Proclaim – Having gathered together, we move to the purpose of being immersed in the story, in the message. The question to consider while preparing for this moment is “how will we offer the story in this particular moment in a way that weaves together what we hear, what we see, and what we do? Elements in this section can include many forms of proclamation. This is where I place a time with the children. Rather than always being a “children’s sermon” that functions more like an age-appropriate mini-sermon, I consider whether one of the scriptures or readings might be presented in a creative way utilizing the children as participants.

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This section is where readings will be presented—hopefully in a diversity of ways determined by the ideas generated by verbal and dramatic artists. I will often include a congregational song that weaves itself among the readings, the content and dynamic of which will help us to hear the verbal components more fully. Anthems or music presented by ensembles and bands may be included in this section. If they are, my preference is to title these “The Word in Song” rather than “anthem” or “special music” in order to help the congregation see these as one more way that the Word will come alive. All forms of proclamation of the story, whether they be music, dance, drama, video, or a typical sermonic form, reside in this section.

Response – Here is our opportunity to offer ourselves in many ways having been moved by the message we’ve just experienced.  Determining what kind of form the prayers of the people will be offered during the series—such as intercessory or pastoral or whether the Lord’s Prayer will be spoken or sung—is part of the editing process. Repeating the same form within a series is a way to have continuity and familiarity as well as set the “feel” for a series. You may have found a song in the resource-gathering process that can bookend or weave during the midst of the prayers. We offer our gifts (offering) during this section of the four-fold pattern. Ritual actions such as baptism, communion, or other interactive opportunities, such as going to stations, are made rich by their relationship in response to the Word proclaimed.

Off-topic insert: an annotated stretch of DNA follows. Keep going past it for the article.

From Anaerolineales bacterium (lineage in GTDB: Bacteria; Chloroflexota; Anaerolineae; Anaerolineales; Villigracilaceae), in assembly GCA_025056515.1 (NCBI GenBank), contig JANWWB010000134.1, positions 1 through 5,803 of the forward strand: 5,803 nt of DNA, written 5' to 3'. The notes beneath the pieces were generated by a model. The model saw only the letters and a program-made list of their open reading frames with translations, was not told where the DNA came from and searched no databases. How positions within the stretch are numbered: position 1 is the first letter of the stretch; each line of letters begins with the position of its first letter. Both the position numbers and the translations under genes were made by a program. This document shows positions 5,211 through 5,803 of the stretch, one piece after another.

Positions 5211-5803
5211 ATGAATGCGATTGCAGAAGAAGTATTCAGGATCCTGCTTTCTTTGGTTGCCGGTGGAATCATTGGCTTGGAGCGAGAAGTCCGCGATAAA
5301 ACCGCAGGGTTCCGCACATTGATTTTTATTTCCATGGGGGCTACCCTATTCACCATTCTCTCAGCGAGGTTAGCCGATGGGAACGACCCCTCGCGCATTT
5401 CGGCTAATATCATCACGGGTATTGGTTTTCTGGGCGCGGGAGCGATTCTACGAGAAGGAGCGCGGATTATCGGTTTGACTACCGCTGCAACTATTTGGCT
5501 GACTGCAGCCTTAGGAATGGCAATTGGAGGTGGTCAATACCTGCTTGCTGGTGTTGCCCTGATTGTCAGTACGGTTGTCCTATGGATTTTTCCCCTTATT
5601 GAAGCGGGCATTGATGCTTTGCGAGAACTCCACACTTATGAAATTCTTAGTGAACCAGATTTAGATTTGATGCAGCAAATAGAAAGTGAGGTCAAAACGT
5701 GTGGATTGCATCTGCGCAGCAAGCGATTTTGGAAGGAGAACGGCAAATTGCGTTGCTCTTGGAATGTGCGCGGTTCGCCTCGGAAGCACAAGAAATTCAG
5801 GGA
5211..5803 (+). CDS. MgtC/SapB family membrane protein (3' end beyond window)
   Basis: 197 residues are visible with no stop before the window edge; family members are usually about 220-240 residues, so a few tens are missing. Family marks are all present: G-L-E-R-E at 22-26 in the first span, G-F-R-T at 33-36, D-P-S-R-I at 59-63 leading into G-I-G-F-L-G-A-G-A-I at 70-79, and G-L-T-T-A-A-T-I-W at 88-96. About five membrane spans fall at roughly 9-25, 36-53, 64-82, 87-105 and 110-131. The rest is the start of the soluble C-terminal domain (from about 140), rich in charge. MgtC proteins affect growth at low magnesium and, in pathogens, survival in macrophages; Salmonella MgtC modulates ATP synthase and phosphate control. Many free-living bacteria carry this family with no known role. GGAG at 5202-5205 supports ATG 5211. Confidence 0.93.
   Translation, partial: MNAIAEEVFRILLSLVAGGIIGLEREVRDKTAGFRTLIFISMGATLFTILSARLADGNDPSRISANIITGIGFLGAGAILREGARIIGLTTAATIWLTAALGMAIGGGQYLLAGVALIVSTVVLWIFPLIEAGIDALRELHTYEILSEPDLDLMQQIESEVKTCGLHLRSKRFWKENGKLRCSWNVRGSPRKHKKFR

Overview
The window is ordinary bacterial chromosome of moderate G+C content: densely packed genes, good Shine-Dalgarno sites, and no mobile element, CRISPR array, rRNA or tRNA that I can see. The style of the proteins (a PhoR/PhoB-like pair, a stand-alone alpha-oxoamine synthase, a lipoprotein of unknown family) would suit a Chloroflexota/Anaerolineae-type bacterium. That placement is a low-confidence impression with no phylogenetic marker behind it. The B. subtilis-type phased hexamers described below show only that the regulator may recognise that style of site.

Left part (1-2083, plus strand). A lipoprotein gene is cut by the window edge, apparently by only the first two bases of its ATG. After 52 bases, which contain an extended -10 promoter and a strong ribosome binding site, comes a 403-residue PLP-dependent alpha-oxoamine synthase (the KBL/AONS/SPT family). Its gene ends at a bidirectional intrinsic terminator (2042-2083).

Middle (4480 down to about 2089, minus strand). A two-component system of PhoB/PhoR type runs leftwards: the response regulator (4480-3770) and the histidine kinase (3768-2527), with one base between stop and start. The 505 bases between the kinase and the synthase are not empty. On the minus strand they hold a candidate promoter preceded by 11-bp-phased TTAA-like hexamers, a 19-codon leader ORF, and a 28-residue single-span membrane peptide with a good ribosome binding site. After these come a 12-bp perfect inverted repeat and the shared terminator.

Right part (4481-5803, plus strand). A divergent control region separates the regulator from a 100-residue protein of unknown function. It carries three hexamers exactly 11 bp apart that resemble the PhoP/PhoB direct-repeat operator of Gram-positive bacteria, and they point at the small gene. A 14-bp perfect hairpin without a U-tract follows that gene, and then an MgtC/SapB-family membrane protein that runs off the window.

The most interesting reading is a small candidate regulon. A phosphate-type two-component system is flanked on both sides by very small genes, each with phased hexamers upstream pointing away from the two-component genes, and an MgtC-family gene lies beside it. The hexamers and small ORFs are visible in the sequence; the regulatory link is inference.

Sending forth – The fourth movement comes when we have been inspired by the message and are sent into the world to live the message. Who are we as a result of what we’ve experienced? The closing songs, blessings, and words of dismissal underscore the message we’ve heard and send us out as transformed people, ready to “go and do likewise” in the world. The Light of Christ heads out of the doors and we are compelled to follow, taking our own renewed passion to make the world a better place for all people. These closing elements help define our identity, remind us of the overarching message, and instill in us the courage we need to go into the world as disciples. A congregational sung refrain after the benediction is a terrific way to bring a final word and add emphasis and focus to a series’ message.

Questions to Ponder:

Find a copy of last week’s order of worship. How do the elements of your worship service fit into the four-fold pattern of Gathering, Proclaiming, Responding, and Sending Forth?

Why is flow important in worship service?

Stay tuned for next week’s post, the last in our series of material from Think Like a Filmmaker. In our final post, we’ll be taking a brief look at how changes in worship can spark some challenging conversations, all of which can ultimately come to rest in the spirit of radical hospitality. If you’d like to learn more about Think Like a Filmmaker, visit the book’s website HERE!